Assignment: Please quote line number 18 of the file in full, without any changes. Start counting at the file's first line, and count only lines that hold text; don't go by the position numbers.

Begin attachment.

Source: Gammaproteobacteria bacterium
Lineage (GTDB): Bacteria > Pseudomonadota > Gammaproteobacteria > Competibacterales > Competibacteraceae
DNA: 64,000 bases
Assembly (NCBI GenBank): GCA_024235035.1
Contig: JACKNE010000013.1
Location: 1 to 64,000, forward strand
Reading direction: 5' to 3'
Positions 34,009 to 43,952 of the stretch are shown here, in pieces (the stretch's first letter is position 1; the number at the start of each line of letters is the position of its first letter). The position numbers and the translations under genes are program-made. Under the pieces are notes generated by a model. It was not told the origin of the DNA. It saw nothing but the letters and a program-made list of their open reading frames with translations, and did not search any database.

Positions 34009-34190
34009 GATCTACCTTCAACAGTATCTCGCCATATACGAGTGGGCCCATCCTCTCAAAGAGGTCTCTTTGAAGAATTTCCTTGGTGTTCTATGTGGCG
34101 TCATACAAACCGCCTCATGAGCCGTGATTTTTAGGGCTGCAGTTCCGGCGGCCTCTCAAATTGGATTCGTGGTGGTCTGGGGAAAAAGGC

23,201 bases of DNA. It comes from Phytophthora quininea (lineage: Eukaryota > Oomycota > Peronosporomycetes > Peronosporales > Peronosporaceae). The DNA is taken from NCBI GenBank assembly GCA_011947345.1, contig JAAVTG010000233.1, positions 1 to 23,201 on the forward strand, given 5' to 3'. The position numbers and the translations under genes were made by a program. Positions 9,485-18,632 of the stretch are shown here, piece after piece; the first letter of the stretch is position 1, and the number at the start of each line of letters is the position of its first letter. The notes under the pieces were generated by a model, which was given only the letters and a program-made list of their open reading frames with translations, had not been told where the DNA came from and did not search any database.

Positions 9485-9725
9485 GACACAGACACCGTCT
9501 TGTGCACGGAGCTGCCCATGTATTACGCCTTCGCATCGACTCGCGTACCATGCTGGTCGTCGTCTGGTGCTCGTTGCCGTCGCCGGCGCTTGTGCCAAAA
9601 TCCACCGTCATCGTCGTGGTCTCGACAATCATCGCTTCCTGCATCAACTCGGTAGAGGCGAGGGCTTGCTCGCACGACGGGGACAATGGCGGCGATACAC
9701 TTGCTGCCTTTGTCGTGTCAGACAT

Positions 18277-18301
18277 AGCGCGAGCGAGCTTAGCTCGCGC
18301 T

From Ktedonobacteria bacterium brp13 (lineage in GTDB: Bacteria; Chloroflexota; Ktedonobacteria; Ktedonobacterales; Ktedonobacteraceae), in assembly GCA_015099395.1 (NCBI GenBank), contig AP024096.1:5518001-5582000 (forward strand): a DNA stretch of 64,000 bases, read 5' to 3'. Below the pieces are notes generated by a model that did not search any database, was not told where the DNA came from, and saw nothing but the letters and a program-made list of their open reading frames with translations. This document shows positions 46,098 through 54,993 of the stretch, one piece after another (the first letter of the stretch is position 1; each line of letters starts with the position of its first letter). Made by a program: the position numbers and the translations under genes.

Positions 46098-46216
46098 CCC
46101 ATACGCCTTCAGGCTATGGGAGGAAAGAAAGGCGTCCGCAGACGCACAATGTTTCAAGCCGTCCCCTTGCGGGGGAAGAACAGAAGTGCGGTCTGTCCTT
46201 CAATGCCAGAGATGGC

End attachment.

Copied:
Positions 18277-18301